My friend responded angry, and told her she was pissed that she said a thing like that to us. I’m looking around–we’re surrounded by white people who are avoiding our gaze, trying to look like they’re not paying attention, not involved. Alone and triggered, we become “angry black women.” The woman looked dumbfounded and didn’t realize what she had done wrong. Then I told her, “Just tell me your name so you can register.” Looking meek now, she did as she was told, and shortly after, my friend pulled her aside to explain to her what she had done and how that affected us, given our experience and collective history as black people in America. The woman acted like she had no idea and began to cry. She came back to me, tears streaming down her face, and apologized, explaining that she doesn’t know how to talk to people and that she doesn’t have many friends, never mind black friends, and that she’s from a different country so she doesn’t know the rules. I responded “okay” but I did not accept her apology. And because I was a work scholar–working off the hours to get my registration fee reimbursed–I felt compelled to “get back to work” without any time to decompress or relieve myself. I was in a sea of white people who didn’t get it and they expected me to brush it off like it didn’t matter.
Still shaken up, I wrote later that day because I didn’t have the space really to let it out without becoming a target. And I convinced myself I didn’t want to let it out so soon because I knew it would come out as rage and I would vent hostility toward all the white people there I didn’t know and then, boom, there goes my conference experience, ruined. I wrote:
I feel so stressed out. It’s very distracting from my experience with animals and my longing for animal liberation. Racism hurts so much…I realize that the majority of these ‘animal rights activists’ don’t care about people. I found out that some of the work scholars were booked through their meal times. So if they’re depending on the buffet for their meals they’re out of luck because FARM couldn’t really give a shit. The shaky hurt is boiling into rage. They don’t care about people.
When I wrote this, I was speaking from a place of hurt–unvalidated hurt. And so, throughout the conference, I was compelled, even though it stressed me out to do so, to share my experience again and again with everyone I could engage in conversation at the conference. I wanted people to know what happened. I wanted the conference organizers at FARM to know. I wanted them to take responsibility and seriously create a system of accountability. I spoke with one of the board members of FARM and challenged FARM to draft a system of accountability and policy to address matters of socially injust speech and actions that go unchecked and ignored at the conference and become the burden of the people who are experiencing the stress of that oppression. With the support of pattrice jones, I managed to get up and speak at the “Commonality of Oppressions” panel and share some of my experience. It was through sharing my story and frustrations that I encountered other people with stories of their own concerning the frustrations and burdens at the conference.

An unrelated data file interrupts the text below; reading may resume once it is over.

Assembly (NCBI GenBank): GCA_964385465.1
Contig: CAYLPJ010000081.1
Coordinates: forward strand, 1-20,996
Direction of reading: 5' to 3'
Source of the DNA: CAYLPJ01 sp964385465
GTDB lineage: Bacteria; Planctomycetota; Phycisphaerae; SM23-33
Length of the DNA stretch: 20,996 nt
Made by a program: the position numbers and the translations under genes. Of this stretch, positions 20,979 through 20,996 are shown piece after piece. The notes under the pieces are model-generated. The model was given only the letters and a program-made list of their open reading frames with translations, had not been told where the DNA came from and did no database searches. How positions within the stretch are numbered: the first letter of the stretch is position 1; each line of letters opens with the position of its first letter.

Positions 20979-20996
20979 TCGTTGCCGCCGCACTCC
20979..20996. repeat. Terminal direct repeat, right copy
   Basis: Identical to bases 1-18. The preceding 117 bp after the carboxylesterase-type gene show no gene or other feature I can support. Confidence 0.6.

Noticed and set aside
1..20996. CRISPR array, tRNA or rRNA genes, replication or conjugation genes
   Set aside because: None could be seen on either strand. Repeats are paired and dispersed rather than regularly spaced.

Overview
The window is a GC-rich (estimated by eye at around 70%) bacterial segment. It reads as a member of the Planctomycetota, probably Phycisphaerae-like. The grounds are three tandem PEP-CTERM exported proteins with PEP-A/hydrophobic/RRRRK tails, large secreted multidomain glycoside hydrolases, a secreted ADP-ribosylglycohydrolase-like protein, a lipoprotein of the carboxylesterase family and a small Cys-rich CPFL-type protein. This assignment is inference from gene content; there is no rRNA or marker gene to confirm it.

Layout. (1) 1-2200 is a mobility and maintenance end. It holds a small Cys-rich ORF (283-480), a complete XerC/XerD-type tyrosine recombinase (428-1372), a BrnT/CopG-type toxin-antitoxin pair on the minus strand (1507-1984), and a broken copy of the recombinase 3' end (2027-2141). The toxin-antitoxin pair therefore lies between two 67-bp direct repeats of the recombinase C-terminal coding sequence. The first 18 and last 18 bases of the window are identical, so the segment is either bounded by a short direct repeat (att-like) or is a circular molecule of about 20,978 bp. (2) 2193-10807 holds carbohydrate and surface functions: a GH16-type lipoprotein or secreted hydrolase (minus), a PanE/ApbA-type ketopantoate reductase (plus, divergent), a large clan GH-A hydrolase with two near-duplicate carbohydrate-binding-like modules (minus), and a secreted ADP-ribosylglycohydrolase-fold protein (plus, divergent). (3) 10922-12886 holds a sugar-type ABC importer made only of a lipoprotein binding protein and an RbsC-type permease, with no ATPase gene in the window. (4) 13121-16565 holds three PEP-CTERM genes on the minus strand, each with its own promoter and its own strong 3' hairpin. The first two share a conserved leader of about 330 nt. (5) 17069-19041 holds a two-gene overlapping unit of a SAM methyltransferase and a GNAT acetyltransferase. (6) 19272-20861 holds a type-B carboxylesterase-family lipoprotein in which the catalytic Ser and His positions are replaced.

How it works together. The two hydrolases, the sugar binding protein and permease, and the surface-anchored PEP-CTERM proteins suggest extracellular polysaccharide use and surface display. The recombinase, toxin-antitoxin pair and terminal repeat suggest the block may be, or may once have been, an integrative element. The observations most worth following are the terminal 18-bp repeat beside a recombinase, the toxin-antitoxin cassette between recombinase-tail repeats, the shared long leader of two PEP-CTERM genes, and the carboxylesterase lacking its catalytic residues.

There was an impromptu lunch meeting on sexual assault and what we can do to address it at the conference. Apparently, sexual assault at the Animal Rights Conference has been an issue for several years, but the conference organizers have tried very hard to avoid it and do nothing about it. The issues of sexual assault and sexism at the conference were brought up formally ten years ago and while a little progress was made, all it took was a 2-year absence of the main leaders bringing these issues to the forefront for the conference to revert back to the default way of doing things–which is to say, offering no support to victim/survivors and protecting the violent perpetrators. I was appalled to hear this, but alas, not surprised. And as the conference went on, more shit progressed. For some reason, at the awards banquet, Brenda Shoss at Kinship Circle thought she would make a joke to make sure we didn’t confuse her for being a man. The reason why I mention this in alarm because at this year’s conference, there was significant number of LGBTQ people. There were trans-people as well as genderqueer folk as well as gay and lesbian and bi/pan people in attendance and if one spent any time at all talking to people who weren’t panelists, it would be obvious. So that joke pinched a nerve. Then they brought in a vegan comic named Myq Kaplan whose act was based on being awkward and saying awkward jokes. He also thought it was a great idea to focus heavily on gay jokes. And while he wasn’t all out slamming gay people, he was emphasizing a lot on how he was not gay yet he went on with his stupid gay jokes for about ten minutes. What made it so annoying is that he wasn’t making a point at all, he was just using gay people for stupid awkward humor that went on and on. Some people in the audience found him funny. Others, who I recognized as queer people I had met earlier, were not laughing. Some walked out and came back after he left the stage.